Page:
GalNAc-T4 putatively modulates the estrogen regulatory network through FOXA1 glycosylation in human breast cancer cells

Bachir Niang, Liyuan Jin, Xixi Chen, Xiaohan Guo, Hongshuo Zhang, Qiong Wu, Arshad Ahmed Padhiar, Min Xiao, Deyu Fang, Jianing Zhang*

*Corresponding author for this work

Research output: Contribution to journalArticlepeer-review

20 Scopus citations


GALNT4 belongs to a family of N-acetylgalactosaminyltransferases, which catalyze the transfer of GalNAc to Serine or Threonine residues in the initial step of mucin-type O-linked protein glycosylation. This glycosylation type is the most complex post-translational modification of proteins, playing important roles during cellular differentiation and in pathological disorders. Most of the breast cancer subtypes are estrogen receptor positive, and hence, the estrogen pathway represents a key regulatory network. We investigated the expression of GalNAc-T4 in a panel of mammary epithelial cell lines and found its expression is associated with the estrogen status of the cells. FOXA1, a key transcription factor, functions to promote estrogen responsive gene expression by acting as a cofactor to estrogen receptor alpha (ERα), but all the aspects of this regulatory mechanism are not fully explored. This study found that knockdown of GALNT4 expression in human breast cancer cells attenuated the protein expression of ERα, FOXA1, and Cyclin D1. Further, our immunoprecipitation assays depicted the possibility of FOXA1 to undergo O-GalNAc modifications with a decrease of GalNAc residues in the GALNT4 knockdown cells and also impairment in the FOXA1–ERα association. Rescuing GALNT4 expression could restore the interaction as well as the glycosylation of FOXA1. Together, these findings suggest a key role for GalNAc-T4 in the estrogen pathway through FOXA1 glycosylation.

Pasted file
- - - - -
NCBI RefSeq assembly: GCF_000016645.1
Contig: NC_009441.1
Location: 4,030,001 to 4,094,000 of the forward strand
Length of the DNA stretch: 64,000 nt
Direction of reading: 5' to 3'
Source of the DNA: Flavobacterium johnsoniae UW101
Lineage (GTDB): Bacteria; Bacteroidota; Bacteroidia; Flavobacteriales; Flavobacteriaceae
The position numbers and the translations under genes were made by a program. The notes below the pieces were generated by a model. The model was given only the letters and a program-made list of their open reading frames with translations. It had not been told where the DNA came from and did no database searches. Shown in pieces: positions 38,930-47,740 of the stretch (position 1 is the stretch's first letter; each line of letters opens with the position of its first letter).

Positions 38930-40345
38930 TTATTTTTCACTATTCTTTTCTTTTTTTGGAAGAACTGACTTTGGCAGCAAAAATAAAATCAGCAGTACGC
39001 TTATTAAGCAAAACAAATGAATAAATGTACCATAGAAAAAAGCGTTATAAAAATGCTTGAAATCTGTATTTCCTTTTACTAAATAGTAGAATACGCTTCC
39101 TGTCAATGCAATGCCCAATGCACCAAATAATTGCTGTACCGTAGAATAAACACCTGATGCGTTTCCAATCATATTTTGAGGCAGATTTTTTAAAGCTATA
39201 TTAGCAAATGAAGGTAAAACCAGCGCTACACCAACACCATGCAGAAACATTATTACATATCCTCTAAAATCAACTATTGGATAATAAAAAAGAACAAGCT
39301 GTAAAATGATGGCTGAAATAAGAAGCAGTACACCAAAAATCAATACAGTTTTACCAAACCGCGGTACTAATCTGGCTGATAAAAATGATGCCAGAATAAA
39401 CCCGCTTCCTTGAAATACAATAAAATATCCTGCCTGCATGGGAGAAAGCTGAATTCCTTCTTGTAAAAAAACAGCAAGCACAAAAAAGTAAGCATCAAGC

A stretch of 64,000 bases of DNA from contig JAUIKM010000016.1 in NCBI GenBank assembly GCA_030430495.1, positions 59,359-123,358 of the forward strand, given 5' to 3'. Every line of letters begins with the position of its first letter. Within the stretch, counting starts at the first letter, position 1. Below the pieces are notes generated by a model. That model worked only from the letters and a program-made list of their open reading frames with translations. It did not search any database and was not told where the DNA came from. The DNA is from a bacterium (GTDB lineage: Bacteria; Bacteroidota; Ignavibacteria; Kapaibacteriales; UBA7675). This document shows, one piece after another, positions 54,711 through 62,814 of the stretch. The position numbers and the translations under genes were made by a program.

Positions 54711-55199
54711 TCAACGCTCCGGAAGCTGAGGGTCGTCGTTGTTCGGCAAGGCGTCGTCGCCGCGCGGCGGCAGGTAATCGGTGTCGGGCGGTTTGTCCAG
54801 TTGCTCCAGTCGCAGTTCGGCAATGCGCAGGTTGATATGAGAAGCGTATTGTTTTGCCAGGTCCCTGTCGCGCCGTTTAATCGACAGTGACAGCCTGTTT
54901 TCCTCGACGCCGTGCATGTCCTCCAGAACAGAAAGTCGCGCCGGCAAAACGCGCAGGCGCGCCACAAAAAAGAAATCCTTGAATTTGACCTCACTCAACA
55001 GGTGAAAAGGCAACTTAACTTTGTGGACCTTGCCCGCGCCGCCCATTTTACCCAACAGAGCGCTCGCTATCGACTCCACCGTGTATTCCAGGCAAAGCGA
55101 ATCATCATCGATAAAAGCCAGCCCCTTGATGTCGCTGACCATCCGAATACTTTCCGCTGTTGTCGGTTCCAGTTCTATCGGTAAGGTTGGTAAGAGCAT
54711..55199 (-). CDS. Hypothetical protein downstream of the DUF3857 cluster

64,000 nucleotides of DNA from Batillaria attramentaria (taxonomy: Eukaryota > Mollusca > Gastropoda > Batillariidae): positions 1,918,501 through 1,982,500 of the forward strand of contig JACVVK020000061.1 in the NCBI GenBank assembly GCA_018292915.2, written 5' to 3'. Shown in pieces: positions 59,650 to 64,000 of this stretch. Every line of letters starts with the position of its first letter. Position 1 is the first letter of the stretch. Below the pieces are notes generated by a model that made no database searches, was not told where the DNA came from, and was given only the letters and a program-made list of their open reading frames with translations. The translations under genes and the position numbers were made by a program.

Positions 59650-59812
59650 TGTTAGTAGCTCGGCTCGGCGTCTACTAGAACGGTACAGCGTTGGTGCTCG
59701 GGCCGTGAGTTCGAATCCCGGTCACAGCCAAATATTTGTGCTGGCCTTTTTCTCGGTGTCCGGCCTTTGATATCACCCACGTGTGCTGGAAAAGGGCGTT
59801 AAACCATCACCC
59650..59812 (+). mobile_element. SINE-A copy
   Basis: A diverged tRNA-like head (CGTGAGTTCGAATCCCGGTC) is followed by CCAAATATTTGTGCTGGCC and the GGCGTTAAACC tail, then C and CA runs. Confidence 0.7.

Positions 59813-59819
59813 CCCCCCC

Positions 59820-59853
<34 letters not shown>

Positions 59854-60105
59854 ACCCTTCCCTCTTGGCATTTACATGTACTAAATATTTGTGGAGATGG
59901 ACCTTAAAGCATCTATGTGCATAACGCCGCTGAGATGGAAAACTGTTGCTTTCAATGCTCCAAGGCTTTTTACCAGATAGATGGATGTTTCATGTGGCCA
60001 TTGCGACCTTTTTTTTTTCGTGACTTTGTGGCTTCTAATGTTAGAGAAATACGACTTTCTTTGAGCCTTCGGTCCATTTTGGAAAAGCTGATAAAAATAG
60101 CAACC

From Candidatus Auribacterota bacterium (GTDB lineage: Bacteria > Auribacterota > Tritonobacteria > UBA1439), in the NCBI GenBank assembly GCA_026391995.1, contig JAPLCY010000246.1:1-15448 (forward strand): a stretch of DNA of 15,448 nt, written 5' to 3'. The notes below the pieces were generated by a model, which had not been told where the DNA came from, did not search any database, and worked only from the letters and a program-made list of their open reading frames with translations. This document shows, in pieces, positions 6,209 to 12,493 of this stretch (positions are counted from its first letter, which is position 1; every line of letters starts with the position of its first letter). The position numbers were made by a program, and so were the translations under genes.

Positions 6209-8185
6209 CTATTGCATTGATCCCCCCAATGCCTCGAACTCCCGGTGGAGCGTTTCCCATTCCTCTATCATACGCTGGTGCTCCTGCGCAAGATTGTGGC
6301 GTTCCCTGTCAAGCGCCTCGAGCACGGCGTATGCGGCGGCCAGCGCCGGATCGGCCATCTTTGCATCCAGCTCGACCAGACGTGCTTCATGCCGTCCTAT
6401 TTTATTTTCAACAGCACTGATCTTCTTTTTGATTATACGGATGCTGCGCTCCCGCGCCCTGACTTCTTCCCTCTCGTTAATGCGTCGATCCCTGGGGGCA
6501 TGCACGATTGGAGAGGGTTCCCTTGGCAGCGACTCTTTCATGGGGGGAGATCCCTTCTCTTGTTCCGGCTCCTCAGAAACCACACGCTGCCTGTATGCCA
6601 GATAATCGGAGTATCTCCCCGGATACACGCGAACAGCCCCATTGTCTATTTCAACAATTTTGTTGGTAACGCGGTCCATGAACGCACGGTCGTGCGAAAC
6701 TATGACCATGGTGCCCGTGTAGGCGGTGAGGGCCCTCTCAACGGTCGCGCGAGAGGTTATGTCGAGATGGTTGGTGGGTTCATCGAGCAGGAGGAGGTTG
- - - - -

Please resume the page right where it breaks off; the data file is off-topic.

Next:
Original languageEnglish (US)
Pages (from-to)393-402
Number of pages10
JournalMolecular and Cellular Biochemistry
Issue number1-2
StatePublished - Jan 1 2016


  • ERα
  • FOXA1
  • GALNT4
  • O-Glycosylation
  • Vicia Villosa Lectin (VVL)

ASJC Scopus subject areas

  • Molecular Biology
  • Clinical Biochemistry
  • Cell Biology


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